IBBS researchers are studying how chronic drug use causes lasting changes in the brain that can lead to addiction. Their findings may aid in the development of more effective treatments for addiction.
Current addiction treatments use a combination of counseling and complete abstinence, slow weaning, or drug replacement that either substitutes for the drug or blocks withdrawal symptoms. Although these therapies control physical cravings, they don’t seem to reverse the lasting changes in the brain caused by drug abuse, and therefore may only provide a temporary fix.
During learning and memory formation, the brain’s neurons create new connections to strengthen or weaken communication routes between neighboring neurons. Similarly, chronic drug use modifies neuron connections, leading to permanent alterations in the brain’s circuitry. Taking drugs creates memories of objects, places or people that users associate with doing drugs, which triggers cravings and drug-seeking behavior when the user re-encounters those situations. Several IBBS neuroscientists study these molecular changes as they occur during learning, memory and chronic drug use.
Jay Baraban of the Solomon H. Snyder Department of Neuroscience studies how exposure to drugs such as cocaine or morphine triggers long-term adaptations in the brain that underlie addiction. Persistent changes in the strength of nerve connections encode memory and drug cravings. These adaptations are mediated by rapid synthesis of plasticity proteins that modify the strength of nerve connections. Baraban and colleagues have identified a pair of proteins that play a key role in driving rapid synthesis of synaptic proteins that change the efficacy of neuronal contacts and encode long-term memory. These researchers have engineered mice that lack these proteins in selected neuronal populations and are using these valuable tools to learn more about how this novel signaling pathway contributes to drug addiction.
Paul Worley, also from the neuroscience department, studies the molecular basis of specific forms of long-term learning and memory. His laboratory focuses on a class of proteins found at the interface between connecting neurons—synapses—that ramp up as the neurons engage in information processing and storage. These proteins directly modify the strength of the signals sent between neurons and are essential for information storage. Recent work reveals how molecules that regulate neuronal responses that signal reward, such as dopamine, can selectively strengthen communication across synapses, and implicates this process in addiction.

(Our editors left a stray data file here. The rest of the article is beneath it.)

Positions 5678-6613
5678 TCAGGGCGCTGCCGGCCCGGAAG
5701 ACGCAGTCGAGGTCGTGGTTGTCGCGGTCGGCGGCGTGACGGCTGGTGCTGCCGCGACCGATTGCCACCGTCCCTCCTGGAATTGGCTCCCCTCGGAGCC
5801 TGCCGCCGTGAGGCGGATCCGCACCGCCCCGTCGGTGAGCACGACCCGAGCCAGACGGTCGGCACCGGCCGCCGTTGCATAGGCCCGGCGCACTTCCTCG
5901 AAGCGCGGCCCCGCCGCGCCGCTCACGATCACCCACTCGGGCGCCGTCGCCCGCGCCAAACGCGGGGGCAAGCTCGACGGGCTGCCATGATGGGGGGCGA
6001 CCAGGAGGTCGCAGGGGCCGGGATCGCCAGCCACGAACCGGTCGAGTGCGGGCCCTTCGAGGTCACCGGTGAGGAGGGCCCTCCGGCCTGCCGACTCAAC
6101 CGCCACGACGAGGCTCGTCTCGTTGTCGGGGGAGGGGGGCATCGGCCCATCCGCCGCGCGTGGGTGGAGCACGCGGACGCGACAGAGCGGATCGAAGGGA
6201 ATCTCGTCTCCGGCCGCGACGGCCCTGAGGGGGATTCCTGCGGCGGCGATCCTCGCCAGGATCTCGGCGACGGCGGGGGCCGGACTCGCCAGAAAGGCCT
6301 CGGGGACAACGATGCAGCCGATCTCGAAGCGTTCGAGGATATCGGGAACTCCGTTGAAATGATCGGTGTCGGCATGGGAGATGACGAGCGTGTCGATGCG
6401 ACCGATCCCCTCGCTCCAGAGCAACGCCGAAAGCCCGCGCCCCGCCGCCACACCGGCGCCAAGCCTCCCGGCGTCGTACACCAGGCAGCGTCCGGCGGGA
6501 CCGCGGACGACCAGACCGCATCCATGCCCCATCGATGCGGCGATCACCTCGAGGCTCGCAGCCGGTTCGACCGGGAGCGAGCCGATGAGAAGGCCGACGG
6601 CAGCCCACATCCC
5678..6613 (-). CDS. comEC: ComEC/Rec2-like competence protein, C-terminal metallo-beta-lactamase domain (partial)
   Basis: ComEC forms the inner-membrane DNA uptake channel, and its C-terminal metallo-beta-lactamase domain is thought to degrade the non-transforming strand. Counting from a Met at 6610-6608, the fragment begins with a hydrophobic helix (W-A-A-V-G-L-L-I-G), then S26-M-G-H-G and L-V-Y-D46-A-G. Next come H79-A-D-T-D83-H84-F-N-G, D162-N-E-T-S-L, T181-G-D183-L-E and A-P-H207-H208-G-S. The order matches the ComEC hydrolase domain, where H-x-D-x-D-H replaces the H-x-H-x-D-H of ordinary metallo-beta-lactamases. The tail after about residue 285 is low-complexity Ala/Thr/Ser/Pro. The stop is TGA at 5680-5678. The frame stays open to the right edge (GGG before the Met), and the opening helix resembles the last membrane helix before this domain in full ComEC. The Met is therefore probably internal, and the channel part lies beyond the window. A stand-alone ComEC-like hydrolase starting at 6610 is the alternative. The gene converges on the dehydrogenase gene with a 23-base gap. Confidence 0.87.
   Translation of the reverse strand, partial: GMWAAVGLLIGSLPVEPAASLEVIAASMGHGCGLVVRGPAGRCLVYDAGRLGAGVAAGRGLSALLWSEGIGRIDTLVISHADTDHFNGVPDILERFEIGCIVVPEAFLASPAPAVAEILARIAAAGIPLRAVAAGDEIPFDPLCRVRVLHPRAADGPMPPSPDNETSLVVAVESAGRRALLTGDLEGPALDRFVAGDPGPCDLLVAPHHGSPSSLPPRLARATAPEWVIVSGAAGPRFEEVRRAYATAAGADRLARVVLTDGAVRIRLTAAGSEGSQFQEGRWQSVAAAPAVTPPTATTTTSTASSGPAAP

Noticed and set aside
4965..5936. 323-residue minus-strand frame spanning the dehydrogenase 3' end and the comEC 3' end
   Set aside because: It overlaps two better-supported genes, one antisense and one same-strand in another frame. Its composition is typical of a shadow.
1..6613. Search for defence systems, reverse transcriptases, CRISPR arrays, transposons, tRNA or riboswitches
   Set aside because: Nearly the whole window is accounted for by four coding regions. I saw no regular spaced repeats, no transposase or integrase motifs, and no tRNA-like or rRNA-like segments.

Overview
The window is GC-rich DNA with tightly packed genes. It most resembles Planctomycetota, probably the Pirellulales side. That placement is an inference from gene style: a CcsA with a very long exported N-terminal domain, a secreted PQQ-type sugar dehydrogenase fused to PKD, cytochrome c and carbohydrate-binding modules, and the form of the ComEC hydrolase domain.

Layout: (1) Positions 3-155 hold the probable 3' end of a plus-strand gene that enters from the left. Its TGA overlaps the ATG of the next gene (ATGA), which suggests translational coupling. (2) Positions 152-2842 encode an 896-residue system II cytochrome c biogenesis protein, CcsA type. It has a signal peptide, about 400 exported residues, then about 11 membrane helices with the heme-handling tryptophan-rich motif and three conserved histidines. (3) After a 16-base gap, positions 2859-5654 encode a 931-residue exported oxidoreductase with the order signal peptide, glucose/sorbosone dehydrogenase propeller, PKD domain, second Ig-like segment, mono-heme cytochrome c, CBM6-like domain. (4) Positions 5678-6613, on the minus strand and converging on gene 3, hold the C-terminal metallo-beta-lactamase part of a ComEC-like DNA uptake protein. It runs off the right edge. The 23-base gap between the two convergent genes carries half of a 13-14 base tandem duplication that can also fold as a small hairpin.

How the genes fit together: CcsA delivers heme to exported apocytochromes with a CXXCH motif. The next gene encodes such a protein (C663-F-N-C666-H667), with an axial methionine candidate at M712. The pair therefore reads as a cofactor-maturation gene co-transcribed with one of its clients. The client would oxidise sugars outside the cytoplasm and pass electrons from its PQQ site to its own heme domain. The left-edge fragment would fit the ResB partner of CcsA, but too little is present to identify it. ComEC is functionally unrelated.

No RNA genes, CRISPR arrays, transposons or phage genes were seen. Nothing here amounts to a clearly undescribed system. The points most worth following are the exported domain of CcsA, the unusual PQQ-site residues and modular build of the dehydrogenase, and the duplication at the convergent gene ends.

Mollie Meffert, a faculty member in the Department of Biological Chemistry and in the neuroscience department, investigates the formation of lasting memories. She focuses on growth factors in the hippocampus that turn on or off the particular genes involved in the growth of neurons and in establishing memories. Levels of these growth factors elevate during activity in the normal brain, and mice with lower-than-usual levels perform poorly on spatial memory tests such as navigating mazes. In addiction studies, researchers showed chronic drug use causes the release of brain-derived growth factors in rat brain areas involved in sensing the drug-associated “reward.” Meffert’s group studies how the brain-derived growth factors turn genes on or off to control long-lasting brain responses, such as those occurring in learning and memory, or addiction. By investigating the regulation of these genes in healthy and diseased neurons, the Meffert lab uncovered the mechanism by which brain-derived growth factors rapidly and specifically alter these genes. These findings may one day help us understand and develop therapeutic targets for failures in memory and brain processing as they pertain to addiction.